Why not to go to Yala National Park, Sri Lanka
You couldn’t go to Sri Lanka without seeing the incredible wildlife and as was my dream, an elephant or a leopard in the wild. You’d be right and you should definitely put it on your list of things to do in Sri Lanka and plan on pencilling it in for a half day or even a full day safari. Unfortunately if I was going again I wouldn’t go to Yala National Park. It is Sri Lanka’s second biggest park and the most visited, situated on the south coast it is perfect for tourists flocking to the idyllic beaches. It may be convenient but the whole operation is so commercialised it is a wonder how the park haven’t tried to change it. Jeeps and more jeeps is all you can see for your trip. There is hardly a minute where there isn’t another SUV in view. This commercialisation and the fact that you are looking at the other tourists all the time on your visit ruin any romantic notions you could have of the wildlife. All I wanted to see were elephants in the wild and by the time I did get to see one lonely soul at the end I was fed up with the place. My advice would be to try to visit a different park.
How to get to Yala National Park
Almost every tour starts off in Tissa. Or Tissamaharama to give it its full title, 21km to the west of the park. You can arrive there at any time of the day or night and there will be a tour available to the park the next morning. There are plenty of tour offices in the town but the easiest way to organise a tour is through your accommodation.
Why not to go to Yala National Park – Commercialisation
We were picked up by the jeep at around 4.30am and whisked at lightning speed to the park. I noticed on the way that there were a lot of jeeps/SUV’s like ours but it’s a big park so I didn’t pay any heed. It turns out that Yala NP gates only open at 6am so along with the convoy of jeeps we were stuck waiting for 30min until they opened. I counted 43 jeeps lined up all carrying 8-12 people and that was just the one’s I could see.
I was on a safari in Yala National Park from 6am to 11.30am and for almost the entire 5.5hrs we were passing other jeeps on the narrow dirt tracks. I didn’t mind at the beginning as I thought they would all spread out but that didn’t really happen. It really took away from an experience in the ‘wild’. There was no deafening silence as we gazed into the bush in search of an exotic animal. Whenever we did stop engines could be heard. We did see a few monitor lizards, warthogs, deer, waterbuffalo ,mongoose, caymen and the lovely bee-eater birds but I wouldn’t blame the animals from staying away from the roads because of the noise. I fully understand that we could see herds of elephants and leopards the next time as safaris are random but animals avoid disturbance. There is no restriction on the number of vehicles each day so this trend will continue as long as tourists keep coming.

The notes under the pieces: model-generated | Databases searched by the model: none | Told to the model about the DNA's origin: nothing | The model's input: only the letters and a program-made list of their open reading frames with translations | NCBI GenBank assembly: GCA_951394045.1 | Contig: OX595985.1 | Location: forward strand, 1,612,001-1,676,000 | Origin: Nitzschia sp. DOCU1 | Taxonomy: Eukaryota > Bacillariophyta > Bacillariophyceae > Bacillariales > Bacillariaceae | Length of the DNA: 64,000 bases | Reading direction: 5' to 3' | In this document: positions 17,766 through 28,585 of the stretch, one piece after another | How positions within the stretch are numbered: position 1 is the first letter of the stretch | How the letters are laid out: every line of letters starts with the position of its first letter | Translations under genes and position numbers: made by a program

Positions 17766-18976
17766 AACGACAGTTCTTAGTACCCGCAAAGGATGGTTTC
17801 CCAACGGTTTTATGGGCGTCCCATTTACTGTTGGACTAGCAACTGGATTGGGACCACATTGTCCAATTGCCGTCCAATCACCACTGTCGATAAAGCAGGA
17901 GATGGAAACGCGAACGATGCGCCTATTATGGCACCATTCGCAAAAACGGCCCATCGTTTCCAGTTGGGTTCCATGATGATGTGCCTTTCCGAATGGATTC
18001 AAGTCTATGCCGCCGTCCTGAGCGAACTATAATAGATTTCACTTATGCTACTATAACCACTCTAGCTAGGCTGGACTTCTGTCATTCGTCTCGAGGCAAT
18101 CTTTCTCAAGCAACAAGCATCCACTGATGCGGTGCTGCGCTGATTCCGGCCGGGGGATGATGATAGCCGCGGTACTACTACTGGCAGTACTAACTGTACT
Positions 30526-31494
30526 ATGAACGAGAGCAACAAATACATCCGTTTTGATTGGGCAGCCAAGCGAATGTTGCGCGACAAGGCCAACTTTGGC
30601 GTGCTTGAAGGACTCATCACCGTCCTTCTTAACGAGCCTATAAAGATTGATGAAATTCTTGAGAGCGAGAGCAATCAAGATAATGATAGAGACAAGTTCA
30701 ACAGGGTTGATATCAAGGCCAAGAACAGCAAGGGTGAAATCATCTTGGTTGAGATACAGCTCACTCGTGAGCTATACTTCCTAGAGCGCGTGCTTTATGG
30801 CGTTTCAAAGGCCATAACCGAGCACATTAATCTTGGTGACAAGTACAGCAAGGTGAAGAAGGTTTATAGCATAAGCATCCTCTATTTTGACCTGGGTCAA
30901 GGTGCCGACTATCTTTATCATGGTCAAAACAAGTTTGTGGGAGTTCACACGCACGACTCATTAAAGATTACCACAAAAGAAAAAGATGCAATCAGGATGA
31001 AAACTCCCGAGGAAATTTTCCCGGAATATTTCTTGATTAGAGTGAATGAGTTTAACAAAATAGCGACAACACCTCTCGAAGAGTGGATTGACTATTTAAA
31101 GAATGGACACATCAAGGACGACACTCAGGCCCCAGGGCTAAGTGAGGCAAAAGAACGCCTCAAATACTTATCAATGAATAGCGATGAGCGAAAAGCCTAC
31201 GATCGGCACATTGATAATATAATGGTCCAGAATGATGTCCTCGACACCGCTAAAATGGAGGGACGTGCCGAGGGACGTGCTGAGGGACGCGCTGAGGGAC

Warning: All the roads inside the park are dirt tracks and extremely bumpy. The vehicles are built for the conditions but if you are prone to even a little bit of motion sickness this is not a trip for you. After 5 hours of it I felt a little nauseous and a 13year old boy that was with us felt sick for the last hour (and wouldn’t stop reminding us of it!). I definitely wouldn’t have wanted another few hours on the safari and a full day would have been too much for me.
Hint: Although the day heats up eventually bring a jumper or jacket with you for the early morning drive. All the vehicles are open with no windows and at 5am it can be chilly especially as you are driving at 50mph to the park gate.
Because of the narrow roads almost every time you encountered another jeep you had to really slow down and pull in. When this was happening every few minutes it started to get annoying. As all 50, 80, 100? jeeps are going around in sort of circles in the vicinity of the entrance you end up seeing some of the same faces over and over which go from enthusiastic to content to fed up as the day progresses.
Why not to go to Yala National Park – Prices
Prices vary of course but I paid 12,000rupees (US$80) for a double room (for 2 people) and 2 x half day tour of Yala including a box lunch. This was in a jeep that seats 8-10 and the park entrance fee. The half day tour starts in Tissa at about 4.30am and ends there at approximately midday.
The Yala NP entrance fee is 3,000ruppees per adult. Make sure to clarify this is included or excluded from the quoted price if on a tour.
For a private jeep it costs approximately 4,500rupees for half a day. Entrance fees not included.
Prices can vary wildly so make sure to shop around.
Why not to go to Yala National Park – When to go
You really can go any time of the year. Yala is closed in September so best to avoid that. The water levels are low from Feb to July so animals tend to congregate around watering holes and are easier to spot.